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Johnny Mad Dog Reviews

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Super Reviewer

March 20, 2010
Powerful insight into the psyche of child soldiers with a mesmerising central performance and a real driving energy but shrouded in the darkness of the subject material.
December 7, 2008
The subject is quite original, the whole film is totally exotic (AK-wielding toddlers, jujus, unknown locations, etc). But what makes the interest at first of the movie quickly asphyxiate it. There is virtually no efforts to build up characters and what could potentially look like a storyline. I mean 14 years old killers make for a gripping start but they can't replace imagination and intelligence. I learned virtually nothing in this film, my understanding of Africa, or of human nature for that matter has not increased a bit. I had the distinct feelng that this film was nothing else but the disturbing pictures of Africa's civil wars suddenly set in motion.
June 7, 2012
It's a scramble of destruction and inhumanity, but it shows what state these child soldiers have to get their minds into in order to kill at will. The haphazard way of filming emphasises the reality of war. It's messy, it isn't a clear picture, it is brutal and leaves you trying to catch a breath and catch up with what is happening. The unnamed African country seems to be Liberia, but so easily could be Ivory Coast, Uganda, Congo or similar.
March 25, 2012
Hard movie to digest.
December 5, 2011
It puts you directly in the front lines of destroying our child like innocence and finding redemption.
James Baxter
July 15, 2011
this looks really cool
March 30, 2011
Cannot recommend this enough. Brutal and beautiful all at the same time.
January 19, 2011
"May his sould rest in perfect peace!"
Parker M.
February 1, 2011
2.5 Stars out of 4

If there's any magic in cinema, it is making us feel emotions we wish to never comprehend. Another tactic is to make us root for the bad guys. That is why I love Scorsese and think he is a genius.

If you put that task into French/Liberian director Jean-Stéphane Sauvaire, you have an adequate film that disturbed me to the point that he needed to bring some merit to the screen. Johnny Mad Dog is based on a book by Congolese author Emmanuel Dongala. The film version is "brutally honest." I must put that in quotes, because the film is well-aware of just how disturbing it plans to get.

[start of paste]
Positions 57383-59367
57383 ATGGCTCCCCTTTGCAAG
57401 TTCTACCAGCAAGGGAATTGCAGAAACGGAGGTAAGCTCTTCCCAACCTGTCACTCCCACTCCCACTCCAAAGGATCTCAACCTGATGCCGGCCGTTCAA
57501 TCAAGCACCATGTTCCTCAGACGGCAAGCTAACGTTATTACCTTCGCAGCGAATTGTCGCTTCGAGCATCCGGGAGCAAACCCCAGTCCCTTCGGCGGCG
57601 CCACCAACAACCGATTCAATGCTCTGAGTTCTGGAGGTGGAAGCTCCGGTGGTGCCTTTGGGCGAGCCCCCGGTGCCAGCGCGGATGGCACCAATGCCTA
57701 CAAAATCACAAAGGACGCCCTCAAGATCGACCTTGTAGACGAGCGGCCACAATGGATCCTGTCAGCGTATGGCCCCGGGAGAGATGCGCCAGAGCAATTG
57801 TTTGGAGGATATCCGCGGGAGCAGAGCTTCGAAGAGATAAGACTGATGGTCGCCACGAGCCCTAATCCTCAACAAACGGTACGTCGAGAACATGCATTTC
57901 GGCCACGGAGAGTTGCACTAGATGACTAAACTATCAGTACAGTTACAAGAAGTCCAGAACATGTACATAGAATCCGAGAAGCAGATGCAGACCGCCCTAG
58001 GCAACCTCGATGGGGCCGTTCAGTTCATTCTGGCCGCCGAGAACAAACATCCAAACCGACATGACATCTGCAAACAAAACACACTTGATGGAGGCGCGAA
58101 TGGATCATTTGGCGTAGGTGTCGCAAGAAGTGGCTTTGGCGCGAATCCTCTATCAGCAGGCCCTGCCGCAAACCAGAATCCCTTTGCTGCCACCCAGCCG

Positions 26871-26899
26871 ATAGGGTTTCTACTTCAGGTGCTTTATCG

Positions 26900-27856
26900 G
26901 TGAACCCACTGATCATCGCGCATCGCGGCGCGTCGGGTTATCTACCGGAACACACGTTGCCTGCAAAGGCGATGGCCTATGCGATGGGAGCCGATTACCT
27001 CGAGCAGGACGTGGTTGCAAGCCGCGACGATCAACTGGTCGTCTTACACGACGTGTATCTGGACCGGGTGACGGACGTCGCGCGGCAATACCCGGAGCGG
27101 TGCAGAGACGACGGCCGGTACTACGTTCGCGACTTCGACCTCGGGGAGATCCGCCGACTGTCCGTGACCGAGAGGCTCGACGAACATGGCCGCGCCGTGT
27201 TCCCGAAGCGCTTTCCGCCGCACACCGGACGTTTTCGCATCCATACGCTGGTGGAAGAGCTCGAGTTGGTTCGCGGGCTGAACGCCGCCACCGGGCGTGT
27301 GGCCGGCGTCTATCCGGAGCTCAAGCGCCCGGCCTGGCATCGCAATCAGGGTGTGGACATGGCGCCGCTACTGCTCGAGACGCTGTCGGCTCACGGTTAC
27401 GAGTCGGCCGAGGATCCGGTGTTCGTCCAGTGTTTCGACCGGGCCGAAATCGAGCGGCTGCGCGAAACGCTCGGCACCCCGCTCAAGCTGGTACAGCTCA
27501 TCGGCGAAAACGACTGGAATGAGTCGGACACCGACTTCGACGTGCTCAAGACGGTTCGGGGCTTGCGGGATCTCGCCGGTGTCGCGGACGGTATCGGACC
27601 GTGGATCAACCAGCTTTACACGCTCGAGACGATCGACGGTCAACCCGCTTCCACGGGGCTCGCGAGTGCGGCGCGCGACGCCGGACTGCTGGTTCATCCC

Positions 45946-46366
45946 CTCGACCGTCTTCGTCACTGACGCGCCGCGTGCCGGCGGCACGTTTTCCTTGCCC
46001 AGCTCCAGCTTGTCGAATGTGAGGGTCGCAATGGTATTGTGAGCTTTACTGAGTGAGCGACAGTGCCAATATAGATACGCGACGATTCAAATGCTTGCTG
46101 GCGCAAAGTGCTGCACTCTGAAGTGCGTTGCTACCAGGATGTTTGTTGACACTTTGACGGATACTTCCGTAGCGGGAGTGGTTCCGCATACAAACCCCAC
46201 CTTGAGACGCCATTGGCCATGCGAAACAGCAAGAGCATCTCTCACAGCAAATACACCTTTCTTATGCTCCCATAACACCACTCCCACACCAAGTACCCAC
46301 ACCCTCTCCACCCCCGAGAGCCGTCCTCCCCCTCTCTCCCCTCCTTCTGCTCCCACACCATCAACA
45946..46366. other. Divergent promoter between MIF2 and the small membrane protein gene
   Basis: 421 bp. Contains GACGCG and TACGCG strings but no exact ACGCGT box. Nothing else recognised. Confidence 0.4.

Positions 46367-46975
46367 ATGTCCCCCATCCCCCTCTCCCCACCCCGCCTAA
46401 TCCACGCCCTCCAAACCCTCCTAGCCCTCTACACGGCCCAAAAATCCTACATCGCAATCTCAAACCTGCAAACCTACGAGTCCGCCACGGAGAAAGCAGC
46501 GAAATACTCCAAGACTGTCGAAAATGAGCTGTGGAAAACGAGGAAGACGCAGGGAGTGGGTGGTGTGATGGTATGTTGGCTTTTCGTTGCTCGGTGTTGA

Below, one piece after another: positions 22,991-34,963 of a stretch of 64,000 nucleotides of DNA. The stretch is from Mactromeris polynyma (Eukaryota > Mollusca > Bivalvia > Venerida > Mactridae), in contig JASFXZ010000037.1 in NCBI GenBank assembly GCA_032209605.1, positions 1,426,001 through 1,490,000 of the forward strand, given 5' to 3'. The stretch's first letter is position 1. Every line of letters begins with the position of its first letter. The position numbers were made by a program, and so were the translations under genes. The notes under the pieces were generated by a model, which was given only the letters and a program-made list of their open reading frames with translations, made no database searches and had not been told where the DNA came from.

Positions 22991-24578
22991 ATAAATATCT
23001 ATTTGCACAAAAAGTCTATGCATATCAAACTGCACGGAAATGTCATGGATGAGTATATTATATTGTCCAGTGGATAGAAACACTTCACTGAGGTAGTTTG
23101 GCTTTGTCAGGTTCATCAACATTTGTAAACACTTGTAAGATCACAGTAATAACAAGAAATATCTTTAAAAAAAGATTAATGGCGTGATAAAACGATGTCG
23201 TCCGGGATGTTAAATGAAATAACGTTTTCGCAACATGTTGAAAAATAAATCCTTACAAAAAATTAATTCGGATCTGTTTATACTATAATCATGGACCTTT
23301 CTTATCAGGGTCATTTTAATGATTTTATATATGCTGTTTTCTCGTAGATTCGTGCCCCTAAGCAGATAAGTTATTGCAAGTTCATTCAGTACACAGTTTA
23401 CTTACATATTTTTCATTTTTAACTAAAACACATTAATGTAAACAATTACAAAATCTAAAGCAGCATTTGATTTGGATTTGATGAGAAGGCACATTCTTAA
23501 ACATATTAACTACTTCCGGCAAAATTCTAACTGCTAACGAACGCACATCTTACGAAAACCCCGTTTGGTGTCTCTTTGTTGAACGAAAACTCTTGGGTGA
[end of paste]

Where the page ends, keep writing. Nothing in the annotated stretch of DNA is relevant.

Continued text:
This film shook me, scared me, but did not inform or interest me. It told me nothing new about the Second Liberian War, inasmuch youth fighters in Africa. We understand the maliciousness of making a young boy wield an AK-47 and the absurdity of providing them cocaine and telling them: "You don't wanna die; don't be born!" - as their General Never Die (Joseph Duo) enunciates in fiery. What I wish Johnny Mad Dog did was challenge me in ways that extend past violence and chaos. This film has no dissent and no argument. But it is "brutally honest."

The group of nefarious fighters are equals: young, oddly dressed, and peculiarly named. These are anonymous actors so do not expect Brad Pitt to save the day. Some names involve Small Butterfly, No Good Advice, Take It Free. Then there is Johnny Mad Dog, played by Christophe Minie. The problem is he is such an incorrigible, terrible, and uninteresting protagonist (or antagonist?). He is a bad person. Well, he may have once been good, but the war has poisoned his ideology. But I did not learn that from the movie.

This movie loves to suggest. I love suggestion; it is a theatre tactic that, if used right in cinema, can be the most powerful tool. Here, there is so much suggestion about its context that we get nothing complex to learn. Everything is facile and suggested as if taken from the headlines. There are UN soldiers in Africa trying to placate the rebels. There are 'Dogos', alliances with the president, who are being alienated and killed by the rebels - the side of Johnny Mad Dog. We get many scenes of these - they are "brutally honest" - but in a way that is only violent and repulsive. Never compelling.